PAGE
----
From: "phil gray"
Subject: Are these Rumford's.
Date: Tue, 4 Jun 2002
We just purchased a center chimney cape circa 1790-1800 in Mystic,CT. We had the three fireplaces restored and would like to know if these are rumford's. Hopefully you can tell by these pictures.
And very interesting fireplaces they are, too. They are a little wide in the back for Rumfords but there were many variations and many American Rumfords did have wider firebacks or were deeper because Americans had plenty of wood (compared with the English) and sometimes built their fireplaces to accommodate larger logs.
From the pictures, I would say that your fireplaces are at least "Rumford influenced". A little more information might lead to a more definitive answer: Are the throats at the top of the openings rounded as Rumford specified? When, more precisely, was the house built? Rumford didn't publish his first fireplace essay until 1796 so if the house were built before 1796 they wouldn't be Rumford fireplaces - unless the fireplaces were rebuilt, as many were, later. The fireplace look to be about four feet wide and, if so, that's a little large for Rumfords (unless the rooms are especially large), indicating they might be of earlier vintage.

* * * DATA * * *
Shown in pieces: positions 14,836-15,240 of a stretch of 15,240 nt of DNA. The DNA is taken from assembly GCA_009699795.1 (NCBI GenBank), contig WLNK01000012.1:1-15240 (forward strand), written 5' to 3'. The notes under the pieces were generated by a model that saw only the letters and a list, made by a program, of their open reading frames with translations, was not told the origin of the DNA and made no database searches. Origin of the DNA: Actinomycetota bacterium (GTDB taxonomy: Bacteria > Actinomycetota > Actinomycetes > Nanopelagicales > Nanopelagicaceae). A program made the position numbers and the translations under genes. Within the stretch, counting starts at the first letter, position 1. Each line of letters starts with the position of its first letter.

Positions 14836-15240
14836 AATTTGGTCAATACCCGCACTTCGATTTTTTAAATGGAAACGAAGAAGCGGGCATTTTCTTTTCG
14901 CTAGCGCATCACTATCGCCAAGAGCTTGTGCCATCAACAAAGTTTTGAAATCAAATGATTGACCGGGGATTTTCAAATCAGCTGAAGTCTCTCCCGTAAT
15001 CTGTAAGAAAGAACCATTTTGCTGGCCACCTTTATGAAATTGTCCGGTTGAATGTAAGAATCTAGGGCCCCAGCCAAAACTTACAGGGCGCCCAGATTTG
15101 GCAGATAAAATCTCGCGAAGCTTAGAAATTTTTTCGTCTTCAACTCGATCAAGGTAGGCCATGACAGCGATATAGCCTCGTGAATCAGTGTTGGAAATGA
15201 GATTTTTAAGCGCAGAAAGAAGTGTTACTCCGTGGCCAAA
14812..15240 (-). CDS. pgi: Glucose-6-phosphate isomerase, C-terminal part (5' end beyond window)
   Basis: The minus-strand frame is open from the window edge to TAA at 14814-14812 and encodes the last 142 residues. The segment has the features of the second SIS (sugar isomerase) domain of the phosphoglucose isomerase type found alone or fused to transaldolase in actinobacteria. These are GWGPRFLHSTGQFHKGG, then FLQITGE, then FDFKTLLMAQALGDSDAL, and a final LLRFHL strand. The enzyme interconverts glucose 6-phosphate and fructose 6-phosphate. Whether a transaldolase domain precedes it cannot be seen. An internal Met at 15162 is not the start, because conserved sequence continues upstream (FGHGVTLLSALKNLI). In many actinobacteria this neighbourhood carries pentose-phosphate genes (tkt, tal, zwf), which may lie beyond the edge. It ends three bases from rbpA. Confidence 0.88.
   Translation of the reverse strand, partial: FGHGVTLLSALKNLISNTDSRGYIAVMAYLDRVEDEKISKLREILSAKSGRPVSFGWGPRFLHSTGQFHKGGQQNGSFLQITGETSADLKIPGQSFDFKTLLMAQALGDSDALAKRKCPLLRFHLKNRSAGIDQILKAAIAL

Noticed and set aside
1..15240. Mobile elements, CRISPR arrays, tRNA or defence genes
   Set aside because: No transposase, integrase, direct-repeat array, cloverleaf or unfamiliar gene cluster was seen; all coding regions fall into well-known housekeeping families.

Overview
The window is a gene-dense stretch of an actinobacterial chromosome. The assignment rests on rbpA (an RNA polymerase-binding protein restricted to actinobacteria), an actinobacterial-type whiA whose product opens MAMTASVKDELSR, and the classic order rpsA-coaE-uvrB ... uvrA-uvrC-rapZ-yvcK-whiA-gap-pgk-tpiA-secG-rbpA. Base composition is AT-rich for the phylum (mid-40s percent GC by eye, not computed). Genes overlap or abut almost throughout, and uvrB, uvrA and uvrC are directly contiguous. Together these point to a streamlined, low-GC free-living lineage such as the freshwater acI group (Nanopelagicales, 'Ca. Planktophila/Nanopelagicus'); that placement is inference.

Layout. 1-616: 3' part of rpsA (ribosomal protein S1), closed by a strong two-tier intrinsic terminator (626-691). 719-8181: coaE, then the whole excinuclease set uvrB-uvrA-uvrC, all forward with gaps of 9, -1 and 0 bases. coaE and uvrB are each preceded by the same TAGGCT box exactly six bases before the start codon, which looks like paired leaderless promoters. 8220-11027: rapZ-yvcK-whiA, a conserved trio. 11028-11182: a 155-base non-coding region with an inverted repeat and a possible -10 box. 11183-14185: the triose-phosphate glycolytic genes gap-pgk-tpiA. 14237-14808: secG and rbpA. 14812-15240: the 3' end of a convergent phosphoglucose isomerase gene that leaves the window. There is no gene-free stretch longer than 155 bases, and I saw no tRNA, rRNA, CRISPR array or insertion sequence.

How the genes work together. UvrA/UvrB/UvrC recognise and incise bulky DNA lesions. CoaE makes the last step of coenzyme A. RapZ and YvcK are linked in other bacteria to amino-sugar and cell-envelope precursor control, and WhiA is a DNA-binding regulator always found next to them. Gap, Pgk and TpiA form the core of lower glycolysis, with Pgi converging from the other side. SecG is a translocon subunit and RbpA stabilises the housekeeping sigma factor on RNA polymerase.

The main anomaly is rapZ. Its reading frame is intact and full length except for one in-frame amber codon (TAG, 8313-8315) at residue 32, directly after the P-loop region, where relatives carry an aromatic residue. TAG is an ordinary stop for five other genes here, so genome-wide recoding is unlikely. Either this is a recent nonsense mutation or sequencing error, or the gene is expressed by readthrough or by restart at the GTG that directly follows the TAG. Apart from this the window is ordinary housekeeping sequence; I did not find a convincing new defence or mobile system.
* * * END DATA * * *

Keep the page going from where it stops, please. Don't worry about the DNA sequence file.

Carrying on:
What exactly did you have done to "restore" the fireplaces and did you take pictures or make notes describing the original un-restored fireplaces? Is that an oven next to one of the fireplaces? What rooms are the fireplaces in and what are the dimensions of the firebox and throat?
Pretty as the stonework is, unless the fireplaces were strictly utilitarian fireplaces in the kitchen, they would have probably had a plaster surround, plastered firebox and probably a wooden mantle or be set in a paneled wall. They probably looked sort of like the well researched reproduction 1796 Rumford on our website at http://www.rumford.com/classicphoto.html
If you know or learn more about your fireplaces, let me know. I would be very interested.
Buckley Rumford Fireplaces
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